Dragonflies are among the most ancient of living creatures – few insect groups fascinate as much or are more immediately recognisable. This edition is exclusive to newnaturalists.com
Dragonflies are an ideal group of insects for the naturalist to study. They are beautiful and fascinating and can be observed in the field much as a bird-watcher observes birds. Their observation can be exceptionally interesting and amply rewarding. Moreover, the dragonfly’s life is dramatically divided by sudden stages. Its immature stage is quite unlike the adult. It even lives in a different medium for dragonfly larvae nearly all aquatic while the adults are all terrestrial. The adult stage often lasts less than one-twentieth of the dragonfly’s whole life.
We are fortunate in having in Britain forty-three species – representatives of eight of the eleven largest and most widespread families of dragonflies and these provide the subject of an intensive study by the three distinguished naturalists who are responsible for the present volume.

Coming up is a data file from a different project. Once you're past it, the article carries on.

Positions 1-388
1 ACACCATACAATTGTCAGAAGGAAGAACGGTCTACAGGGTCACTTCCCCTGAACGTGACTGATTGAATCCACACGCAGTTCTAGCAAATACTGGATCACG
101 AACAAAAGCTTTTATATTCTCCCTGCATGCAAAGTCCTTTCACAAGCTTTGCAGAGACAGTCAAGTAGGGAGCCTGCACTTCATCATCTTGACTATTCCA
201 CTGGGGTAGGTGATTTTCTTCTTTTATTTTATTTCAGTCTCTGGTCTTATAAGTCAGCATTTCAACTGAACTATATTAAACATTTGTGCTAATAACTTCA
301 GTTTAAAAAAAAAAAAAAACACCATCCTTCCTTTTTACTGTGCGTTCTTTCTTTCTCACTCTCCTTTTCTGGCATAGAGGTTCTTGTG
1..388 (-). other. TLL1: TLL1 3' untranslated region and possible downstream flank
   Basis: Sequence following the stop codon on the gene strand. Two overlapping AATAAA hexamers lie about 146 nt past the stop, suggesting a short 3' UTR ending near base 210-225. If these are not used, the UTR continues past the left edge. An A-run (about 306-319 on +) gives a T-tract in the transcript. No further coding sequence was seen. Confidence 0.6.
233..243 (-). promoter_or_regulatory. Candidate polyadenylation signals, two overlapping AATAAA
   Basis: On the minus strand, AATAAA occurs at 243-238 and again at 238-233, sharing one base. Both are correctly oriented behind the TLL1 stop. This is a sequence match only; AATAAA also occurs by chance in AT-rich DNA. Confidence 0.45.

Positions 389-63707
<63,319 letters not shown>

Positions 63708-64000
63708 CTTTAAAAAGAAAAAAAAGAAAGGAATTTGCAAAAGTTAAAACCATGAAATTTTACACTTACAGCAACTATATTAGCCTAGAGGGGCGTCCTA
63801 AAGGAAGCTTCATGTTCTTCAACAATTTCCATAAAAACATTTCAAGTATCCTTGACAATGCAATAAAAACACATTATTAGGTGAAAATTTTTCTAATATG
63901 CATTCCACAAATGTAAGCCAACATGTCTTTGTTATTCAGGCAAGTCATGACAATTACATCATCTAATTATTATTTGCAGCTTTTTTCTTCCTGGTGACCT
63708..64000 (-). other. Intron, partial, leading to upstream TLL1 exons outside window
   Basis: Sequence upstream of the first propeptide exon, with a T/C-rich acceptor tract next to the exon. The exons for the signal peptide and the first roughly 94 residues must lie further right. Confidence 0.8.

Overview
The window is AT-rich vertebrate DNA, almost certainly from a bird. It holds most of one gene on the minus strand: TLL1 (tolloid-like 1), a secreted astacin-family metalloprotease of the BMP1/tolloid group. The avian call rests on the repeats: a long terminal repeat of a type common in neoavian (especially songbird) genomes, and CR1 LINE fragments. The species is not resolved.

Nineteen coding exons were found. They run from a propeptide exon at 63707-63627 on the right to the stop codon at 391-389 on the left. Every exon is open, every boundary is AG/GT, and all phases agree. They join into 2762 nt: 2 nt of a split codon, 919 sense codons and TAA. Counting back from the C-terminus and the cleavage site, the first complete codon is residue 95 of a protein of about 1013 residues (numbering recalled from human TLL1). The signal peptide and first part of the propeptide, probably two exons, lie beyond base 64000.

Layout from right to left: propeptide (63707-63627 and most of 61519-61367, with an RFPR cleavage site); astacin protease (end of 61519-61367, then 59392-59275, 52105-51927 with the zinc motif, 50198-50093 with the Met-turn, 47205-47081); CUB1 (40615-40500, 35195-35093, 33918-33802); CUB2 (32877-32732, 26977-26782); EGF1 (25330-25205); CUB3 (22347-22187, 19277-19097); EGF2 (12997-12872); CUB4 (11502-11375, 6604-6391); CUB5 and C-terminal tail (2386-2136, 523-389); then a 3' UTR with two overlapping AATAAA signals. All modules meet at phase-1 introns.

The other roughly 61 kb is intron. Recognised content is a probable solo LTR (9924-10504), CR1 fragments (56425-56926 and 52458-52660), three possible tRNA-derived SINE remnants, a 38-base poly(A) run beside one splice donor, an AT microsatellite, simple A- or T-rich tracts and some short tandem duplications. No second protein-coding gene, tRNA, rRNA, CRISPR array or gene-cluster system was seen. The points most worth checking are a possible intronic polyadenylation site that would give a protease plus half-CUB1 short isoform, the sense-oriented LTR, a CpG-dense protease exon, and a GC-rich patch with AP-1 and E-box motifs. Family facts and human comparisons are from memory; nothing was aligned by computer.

Philip S. Corbet, now engaged in biological research in Uganda, first became interested in dragonflies as a schoolboy ‘because they were such good sport to catch’ and subsequently obtained his Ph.D. degree for a thesis entitled The Seasonal Ecology of Dragonflies. Miss Cynthia Longfield was for many years on the staff of the British Museum (Natural History) and is the well-known author of The dragonflies of the British Isles. N. W. Moore also obtained his Ph.D degree for a thesis on The Ecology and Behaviour of Adult Dragonflies and is now the Nature Conservancy’s regional officer for South-west England.
These naturalists have produced a most useful history and definitive account of the British dragonflies, a book for every kind of student of insects from the amateur collector and insect watcher to the professional.